Parallels.—We have already noted the use of wild animals by Irish saints. Findian yoked stags to draw wood (LL, 2552). Patrick kept a tame stag (TT, p. 28, cap. lxxxii, etc.). In incident XXXVII, Ciaran is again served by a stag. Cainnech, like Ciaran, made a book-rest of the horns of a stag (CS, 383), and books which Colum Cille had lost were restored to him by a stag (TT, Quinta Vita, p. 407). In the life of Saint Cadoc we read an incident which combines docile stags drawing timber and a forgotten book untouched by rain (Cambro-British Saints, pp. 38, 329).
For Ciaran’s prompt obedience to the summoning sound of the bell, compare what is told of Cainnech, who happened to be summoned by the head of the monastic school when he was writing, and left the letter O, which at the moment he was tracing, unfinished, to obey the call (VSH, i, 153).
There is a parallel in incident XXXVI for the book unwet by rain. Books written by Colum Cille could not be injured by water (LL, 956). It is perhaps hardly necessary to infer with Plummer (VSH, i, p. cxxxviii) that this was a myth of solar origin.
This striking anecdote is unique, and probably founded on an authentic incident. The two versions before us differ in some respects, as a comparison will show. The story is told in another form in the Quinta Vita Columbae (TT, p. 403) to the effect that “Once Saint Kieranus, whom they call the Son of the Wright, on being asked, promised Columba that as he was writing a book of the Holy Gospels, he would write out the middle part of the book. Columba, in gratitude to him, said, ’And I,’ said he, ’on behalf of God, promise and foretell that the middle regions of Ireland shall take their name from thee, and shall bring their taxes or tribute to thy monastery.’” The same version appears in O’Donnell’s Life of Colum Cille (printed text, p. 128). Yet another version appears in the glosses to the Martyrology of Oengus (9th September), according to which Colum Cille wished to write a gospel-book, but no one except Ciaran had an exemplar from which to make the copy. Colum Cille went to Ciaran’s cell and asked for the loan of the book; Ciaran, who was preparing his lesson, and had just come to the words Omnia quaecumque, etc., presented him with it. “Thine be half of Ireland!” said Colum Cille. It is worth passing notice that the verse in question, here treated as the central verse of the gospel, is not one-fifth of the way through the book. Had the original narrator of the tale a copy with misplaced or missing leaves?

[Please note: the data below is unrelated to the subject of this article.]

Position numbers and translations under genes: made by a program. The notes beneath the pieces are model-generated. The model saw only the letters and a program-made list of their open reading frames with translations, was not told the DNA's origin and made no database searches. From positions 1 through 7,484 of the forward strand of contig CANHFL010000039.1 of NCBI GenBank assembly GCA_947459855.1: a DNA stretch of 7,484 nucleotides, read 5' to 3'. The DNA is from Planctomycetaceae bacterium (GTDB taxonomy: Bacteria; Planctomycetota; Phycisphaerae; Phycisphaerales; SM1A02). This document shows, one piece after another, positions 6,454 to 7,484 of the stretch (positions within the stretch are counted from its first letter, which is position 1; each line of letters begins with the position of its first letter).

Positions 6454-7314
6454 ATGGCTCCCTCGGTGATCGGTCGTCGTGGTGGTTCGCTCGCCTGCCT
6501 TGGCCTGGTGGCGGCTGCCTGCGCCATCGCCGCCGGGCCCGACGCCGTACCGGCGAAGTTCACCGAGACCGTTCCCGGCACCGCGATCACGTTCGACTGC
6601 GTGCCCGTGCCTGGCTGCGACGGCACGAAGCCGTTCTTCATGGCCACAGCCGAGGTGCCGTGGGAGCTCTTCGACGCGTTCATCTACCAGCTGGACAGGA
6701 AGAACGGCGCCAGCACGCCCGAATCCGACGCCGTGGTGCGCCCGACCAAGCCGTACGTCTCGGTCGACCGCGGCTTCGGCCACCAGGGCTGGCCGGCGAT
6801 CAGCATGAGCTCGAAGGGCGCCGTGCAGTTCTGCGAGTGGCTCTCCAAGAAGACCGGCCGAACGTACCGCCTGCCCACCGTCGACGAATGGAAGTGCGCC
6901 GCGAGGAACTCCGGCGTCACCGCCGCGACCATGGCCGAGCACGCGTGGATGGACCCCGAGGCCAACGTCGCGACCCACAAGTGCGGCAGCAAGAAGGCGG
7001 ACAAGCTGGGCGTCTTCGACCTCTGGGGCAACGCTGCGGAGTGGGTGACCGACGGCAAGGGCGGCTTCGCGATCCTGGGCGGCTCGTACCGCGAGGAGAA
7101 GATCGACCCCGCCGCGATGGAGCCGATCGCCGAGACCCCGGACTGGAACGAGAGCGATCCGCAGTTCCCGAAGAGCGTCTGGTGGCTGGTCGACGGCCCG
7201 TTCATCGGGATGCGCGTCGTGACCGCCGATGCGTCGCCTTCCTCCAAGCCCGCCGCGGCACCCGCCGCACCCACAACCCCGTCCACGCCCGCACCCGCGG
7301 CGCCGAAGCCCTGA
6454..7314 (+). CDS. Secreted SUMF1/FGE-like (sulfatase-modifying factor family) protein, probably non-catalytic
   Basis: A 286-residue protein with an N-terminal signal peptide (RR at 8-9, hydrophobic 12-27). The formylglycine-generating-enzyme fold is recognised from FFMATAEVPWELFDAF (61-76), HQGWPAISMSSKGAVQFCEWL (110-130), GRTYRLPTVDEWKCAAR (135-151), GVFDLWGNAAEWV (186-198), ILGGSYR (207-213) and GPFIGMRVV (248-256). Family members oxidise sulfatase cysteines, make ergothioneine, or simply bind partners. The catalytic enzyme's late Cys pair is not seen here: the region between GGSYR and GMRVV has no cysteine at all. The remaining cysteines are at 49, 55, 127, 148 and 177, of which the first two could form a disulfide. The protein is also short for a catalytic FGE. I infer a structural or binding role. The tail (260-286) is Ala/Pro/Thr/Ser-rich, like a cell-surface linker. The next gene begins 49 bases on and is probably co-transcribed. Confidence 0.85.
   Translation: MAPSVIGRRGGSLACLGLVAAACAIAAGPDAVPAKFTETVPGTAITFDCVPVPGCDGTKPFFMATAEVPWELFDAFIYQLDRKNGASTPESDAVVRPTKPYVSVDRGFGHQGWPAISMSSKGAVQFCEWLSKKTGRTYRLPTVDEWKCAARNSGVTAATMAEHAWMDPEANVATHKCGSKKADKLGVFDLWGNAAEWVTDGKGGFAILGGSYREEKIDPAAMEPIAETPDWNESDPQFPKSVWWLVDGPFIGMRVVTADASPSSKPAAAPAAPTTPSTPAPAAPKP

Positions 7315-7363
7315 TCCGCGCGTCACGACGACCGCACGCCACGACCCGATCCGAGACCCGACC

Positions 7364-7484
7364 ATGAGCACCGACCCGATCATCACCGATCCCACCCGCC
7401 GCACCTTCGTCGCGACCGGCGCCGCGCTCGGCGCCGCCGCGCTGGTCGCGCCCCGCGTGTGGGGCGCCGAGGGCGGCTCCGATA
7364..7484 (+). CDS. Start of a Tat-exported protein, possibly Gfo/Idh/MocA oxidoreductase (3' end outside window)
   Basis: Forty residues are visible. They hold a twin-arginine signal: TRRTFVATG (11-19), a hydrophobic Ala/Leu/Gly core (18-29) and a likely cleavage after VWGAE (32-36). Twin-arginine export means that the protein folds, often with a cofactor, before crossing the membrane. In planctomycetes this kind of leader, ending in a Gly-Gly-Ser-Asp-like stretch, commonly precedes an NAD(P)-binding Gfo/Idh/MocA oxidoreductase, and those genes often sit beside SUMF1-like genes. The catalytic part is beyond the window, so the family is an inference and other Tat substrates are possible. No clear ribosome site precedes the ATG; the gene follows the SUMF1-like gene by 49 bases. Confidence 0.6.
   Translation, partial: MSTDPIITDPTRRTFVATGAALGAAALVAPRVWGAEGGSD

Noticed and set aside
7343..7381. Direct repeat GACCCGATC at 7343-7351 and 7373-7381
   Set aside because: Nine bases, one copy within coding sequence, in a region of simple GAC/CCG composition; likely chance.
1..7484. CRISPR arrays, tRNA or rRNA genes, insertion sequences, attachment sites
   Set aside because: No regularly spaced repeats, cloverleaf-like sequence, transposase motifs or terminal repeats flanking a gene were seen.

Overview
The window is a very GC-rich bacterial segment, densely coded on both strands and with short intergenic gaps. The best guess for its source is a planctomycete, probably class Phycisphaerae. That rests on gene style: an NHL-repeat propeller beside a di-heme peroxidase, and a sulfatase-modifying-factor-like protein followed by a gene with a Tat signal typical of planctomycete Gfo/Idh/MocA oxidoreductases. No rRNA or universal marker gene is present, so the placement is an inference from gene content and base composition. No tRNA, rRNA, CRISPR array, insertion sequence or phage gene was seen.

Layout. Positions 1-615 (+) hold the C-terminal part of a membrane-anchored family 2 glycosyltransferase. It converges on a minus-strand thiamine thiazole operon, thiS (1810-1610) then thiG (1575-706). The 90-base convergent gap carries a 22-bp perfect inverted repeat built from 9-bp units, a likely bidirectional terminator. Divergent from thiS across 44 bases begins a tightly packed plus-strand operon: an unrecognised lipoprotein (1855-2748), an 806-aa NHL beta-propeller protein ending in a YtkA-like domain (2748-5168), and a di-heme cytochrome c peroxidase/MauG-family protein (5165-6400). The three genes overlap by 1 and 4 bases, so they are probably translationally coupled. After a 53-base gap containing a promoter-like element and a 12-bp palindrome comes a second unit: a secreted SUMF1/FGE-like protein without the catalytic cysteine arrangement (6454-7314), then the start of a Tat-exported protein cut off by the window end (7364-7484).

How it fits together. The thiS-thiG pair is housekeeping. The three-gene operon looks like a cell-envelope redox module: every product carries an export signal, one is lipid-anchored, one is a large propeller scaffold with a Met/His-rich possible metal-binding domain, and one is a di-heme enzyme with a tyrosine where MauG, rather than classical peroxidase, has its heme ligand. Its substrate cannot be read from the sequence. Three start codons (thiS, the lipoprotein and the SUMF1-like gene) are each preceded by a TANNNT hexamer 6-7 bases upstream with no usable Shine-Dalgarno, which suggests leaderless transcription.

The Stanza in VG.—This is apparently slightly corrupt, but the metre is evidently meant to be ae freslige. It probably belongs to one poem with the previous stanzas in the same metre: its first line echoes the stanza in incident XIX. Literally, “With Findian read / Ciaran the pious, with diligence // he had half a book without reading / half of Ireland his thereafter.”